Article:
Do Internal Links Increase a Page’s Ranking in Google Search? – SEO and Content Case Study

One of the most overlooked ways to obtain links to your important pages is from other pages on your own website.

The majority of the SEO industry has no idea that this “trick” exists. This isn’t necessarily a trick, though. You SHOULD link back to important pages, especially if you’re providing a product or service which you’re selling, for obvious reasons (such as navigation).

As someone who has been putting content online for 25yrs, I can promise you that this is nothing new. I’ve been building up the power of internal pages on websites since I discovered it helped. We’re talking 2005 or earlier here.

The experiment (pics or it didn’t happen!)

In March of 2015 someone contacted me who had been following the Telapost blog and began blogging on their website after I alluded to it helping their organic rankings. Their target page was a page called “Sewer camera inspections Phoenix AZ”. I decided to take some screenshots of their journey. The site was not obtaining any new backlinks during the experiment and had received none in a good year or two before the experiment as their previous SEO company was doing nothing other than running their credit card every 30 days.

The target page was static and didn’t change. During the experiment, there were no major core changes to the Google algorithm. Basically, nothing changed other than they began blogging, and each blog linked back to the target page. In total, there were a dozen articles created during this time.

Here’s what happened:

  • 03/30/2015: Page 1, hit 8
  • 04/07/2015: Page 1, hit 4
  • 04/30/2015: Page 1, hit 3
  • 05/31/2015: Page 1, hit 2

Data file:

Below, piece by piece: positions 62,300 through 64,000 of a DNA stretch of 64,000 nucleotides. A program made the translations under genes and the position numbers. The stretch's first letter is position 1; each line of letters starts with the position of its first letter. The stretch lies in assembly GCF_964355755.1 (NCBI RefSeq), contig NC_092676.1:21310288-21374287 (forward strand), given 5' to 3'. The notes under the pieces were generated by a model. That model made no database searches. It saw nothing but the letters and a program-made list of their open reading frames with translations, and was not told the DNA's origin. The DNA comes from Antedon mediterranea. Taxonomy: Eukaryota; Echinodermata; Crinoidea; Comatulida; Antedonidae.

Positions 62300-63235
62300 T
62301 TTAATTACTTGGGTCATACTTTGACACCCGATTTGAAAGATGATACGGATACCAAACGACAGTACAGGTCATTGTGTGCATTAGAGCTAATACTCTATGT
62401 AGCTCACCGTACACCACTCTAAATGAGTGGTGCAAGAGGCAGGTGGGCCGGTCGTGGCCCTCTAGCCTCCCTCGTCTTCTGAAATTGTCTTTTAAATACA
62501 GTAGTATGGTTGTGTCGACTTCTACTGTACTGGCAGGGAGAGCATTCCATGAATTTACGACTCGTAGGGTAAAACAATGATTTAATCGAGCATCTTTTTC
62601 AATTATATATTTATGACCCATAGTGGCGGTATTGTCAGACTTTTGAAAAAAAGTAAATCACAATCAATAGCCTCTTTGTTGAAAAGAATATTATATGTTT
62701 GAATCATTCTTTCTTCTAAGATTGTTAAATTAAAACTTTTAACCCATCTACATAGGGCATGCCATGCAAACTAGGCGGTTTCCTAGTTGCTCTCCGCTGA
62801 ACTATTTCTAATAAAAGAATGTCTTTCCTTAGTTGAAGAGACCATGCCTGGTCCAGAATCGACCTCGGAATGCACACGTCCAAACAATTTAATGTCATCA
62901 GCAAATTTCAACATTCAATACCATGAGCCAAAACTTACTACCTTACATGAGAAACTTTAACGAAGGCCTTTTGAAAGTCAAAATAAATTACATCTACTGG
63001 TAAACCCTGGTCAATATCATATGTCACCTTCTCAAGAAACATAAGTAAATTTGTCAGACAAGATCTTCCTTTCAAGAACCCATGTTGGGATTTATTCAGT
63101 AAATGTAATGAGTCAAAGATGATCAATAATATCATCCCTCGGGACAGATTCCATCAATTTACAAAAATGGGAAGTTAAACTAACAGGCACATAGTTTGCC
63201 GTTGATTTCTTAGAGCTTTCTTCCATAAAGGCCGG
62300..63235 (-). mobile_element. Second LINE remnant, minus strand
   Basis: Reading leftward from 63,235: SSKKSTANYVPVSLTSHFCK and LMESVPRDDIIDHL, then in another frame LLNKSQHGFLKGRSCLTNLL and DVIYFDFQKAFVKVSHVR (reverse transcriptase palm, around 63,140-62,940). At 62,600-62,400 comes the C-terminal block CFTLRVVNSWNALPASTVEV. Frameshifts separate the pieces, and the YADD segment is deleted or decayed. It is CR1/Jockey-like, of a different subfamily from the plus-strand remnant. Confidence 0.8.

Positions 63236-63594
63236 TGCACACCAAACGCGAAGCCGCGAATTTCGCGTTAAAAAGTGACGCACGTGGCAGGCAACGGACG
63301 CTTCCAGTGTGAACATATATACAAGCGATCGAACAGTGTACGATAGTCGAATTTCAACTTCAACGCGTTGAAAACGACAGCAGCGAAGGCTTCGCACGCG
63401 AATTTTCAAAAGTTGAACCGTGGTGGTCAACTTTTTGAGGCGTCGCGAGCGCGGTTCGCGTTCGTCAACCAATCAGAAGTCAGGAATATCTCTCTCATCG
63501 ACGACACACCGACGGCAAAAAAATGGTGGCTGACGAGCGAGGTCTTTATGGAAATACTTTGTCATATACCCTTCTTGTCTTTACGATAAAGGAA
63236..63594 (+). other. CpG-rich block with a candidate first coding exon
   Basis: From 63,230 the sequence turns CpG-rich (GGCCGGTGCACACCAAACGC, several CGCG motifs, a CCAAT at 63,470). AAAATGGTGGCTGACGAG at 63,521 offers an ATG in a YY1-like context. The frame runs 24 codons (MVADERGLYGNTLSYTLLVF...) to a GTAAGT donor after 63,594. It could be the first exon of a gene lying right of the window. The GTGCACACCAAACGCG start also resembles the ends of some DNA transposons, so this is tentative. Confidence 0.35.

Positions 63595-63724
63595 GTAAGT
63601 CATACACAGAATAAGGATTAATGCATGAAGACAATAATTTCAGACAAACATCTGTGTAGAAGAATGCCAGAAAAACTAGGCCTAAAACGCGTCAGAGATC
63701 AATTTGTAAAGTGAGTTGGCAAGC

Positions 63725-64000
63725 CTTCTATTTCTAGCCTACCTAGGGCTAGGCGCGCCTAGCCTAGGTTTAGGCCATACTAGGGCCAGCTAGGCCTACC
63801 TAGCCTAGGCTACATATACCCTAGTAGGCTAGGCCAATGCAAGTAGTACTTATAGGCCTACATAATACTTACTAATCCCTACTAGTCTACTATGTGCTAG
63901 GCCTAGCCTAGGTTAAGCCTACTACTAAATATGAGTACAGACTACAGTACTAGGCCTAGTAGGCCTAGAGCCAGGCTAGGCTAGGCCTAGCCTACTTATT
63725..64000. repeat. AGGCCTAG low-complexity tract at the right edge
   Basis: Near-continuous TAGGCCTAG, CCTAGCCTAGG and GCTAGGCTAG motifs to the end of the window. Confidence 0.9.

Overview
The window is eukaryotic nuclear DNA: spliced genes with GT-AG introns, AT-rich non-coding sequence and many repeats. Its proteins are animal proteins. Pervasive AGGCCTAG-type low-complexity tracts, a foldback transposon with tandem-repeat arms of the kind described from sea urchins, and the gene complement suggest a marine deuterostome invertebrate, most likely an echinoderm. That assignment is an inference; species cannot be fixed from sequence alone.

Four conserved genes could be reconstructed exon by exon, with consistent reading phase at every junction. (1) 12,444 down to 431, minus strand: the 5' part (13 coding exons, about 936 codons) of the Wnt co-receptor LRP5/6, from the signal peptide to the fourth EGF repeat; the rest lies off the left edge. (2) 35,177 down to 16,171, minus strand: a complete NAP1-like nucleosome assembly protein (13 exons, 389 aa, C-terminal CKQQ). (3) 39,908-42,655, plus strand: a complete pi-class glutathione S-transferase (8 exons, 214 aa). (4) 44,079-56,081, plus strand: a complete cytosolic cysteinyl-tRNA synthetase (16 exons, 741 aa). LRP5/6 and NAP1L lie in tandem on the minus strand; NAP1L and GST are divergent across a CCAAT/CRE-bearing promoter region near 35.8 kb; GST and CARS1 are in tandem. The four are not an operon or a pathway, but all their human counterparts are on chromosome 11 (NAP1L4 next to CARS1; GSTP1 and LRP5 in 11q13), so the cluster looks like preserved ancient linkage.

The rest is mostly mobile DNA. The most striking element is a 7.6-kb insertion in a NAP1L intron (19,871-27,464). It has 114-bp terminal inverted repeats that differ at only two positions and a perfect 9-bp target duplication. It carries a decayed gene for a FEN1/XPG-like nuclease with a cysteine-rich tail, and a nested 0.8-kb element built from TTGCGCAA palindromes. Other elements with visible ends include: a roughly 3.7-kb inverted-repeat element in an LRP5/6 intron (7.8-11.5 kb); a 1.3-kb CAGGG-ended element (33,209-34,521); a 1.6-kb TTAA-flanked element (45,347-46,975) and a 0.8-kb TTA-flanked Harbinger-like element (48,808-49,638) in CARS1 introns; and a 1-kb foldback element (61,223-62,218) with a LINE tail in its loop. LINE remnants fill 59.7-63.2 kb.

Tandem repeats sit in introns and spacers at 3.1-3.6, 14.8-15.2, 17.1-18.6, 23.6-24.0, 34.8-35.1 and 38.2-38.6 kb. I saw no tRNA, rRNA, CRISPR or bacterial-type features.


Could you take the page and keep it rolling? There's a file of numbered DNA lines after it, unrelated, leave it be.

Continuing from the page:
Internally, I have time stamped full screen screenshots. These are available to normal readers and paying clients. For everyone else, I’ll spare you the huge screenshots and show you what you’d like to see:

To begin with, the target page was ranking on page 1, result #8:

March 30, 2015. Page 1, result #8.

After 3 new articles went up linking back to the target page, it moved up to position #4:

April 7, 2015. Page 1, result #4.

2 more related articles went up, again moving the meter:

April 30, 2015. Page 1, result #3.

2 more related articles went up in May and I checked back at the end of the month:

May 31, 2015. Page 1, Result #2.

As you can see, the internal, related content containing an internal, relevant backlink did indeed increase the page’s rankings.

Not a magic bullet

Having content alone will not make your target pages rank better. Websites do need external links to rank. But if you have a page which is already somewhere on page one and you’re having a tough time building links to it or gaining them naturally, additional content will help. Some people like to “silo” their content. In my experience, this is nice but the overall hierarchy isn’t as important as many people make it out to be. Of course, if it improves user experience, by all means, go for it. Regardless, when you add silos (pages with many sub-pages) you are essentially adding more content – it is just on a “page” instead of a less organized “post”. I personally silo content in many cases but I’ve done it both ways many times and have yet to see a drastic difference in search results.

Regardless, internal links will only get you so far. If you’re in a tough niche, content may be mandatory, and if you’re in an easier niche, you may not need supplemental pages at all. Every case is different, and again, if it is good for the user it is probably good for search engines (who want to deliver a good user experience to THEIR users).

Other factors:

There are a variety of factors at play here, including the quality of the content linking back to the target page. But the big one is topic authority.

Difficult to pinpoint is something I call topic authority. When I say topic authority I am referring to the relevance of the content on a domain. As a very brief and random example, if you own a high ranking Ford Dealership and suddenly add a page about popcorn to the website, the “Popcorn page” just isn’t going to rank well. But if you add a new page called “Ford Mustangs in Los Angeles” it may spring right up at the top of page 1 in 4 or 5 minutes. That is topic authority. The amount of content on a domain may impact topical authority as well.

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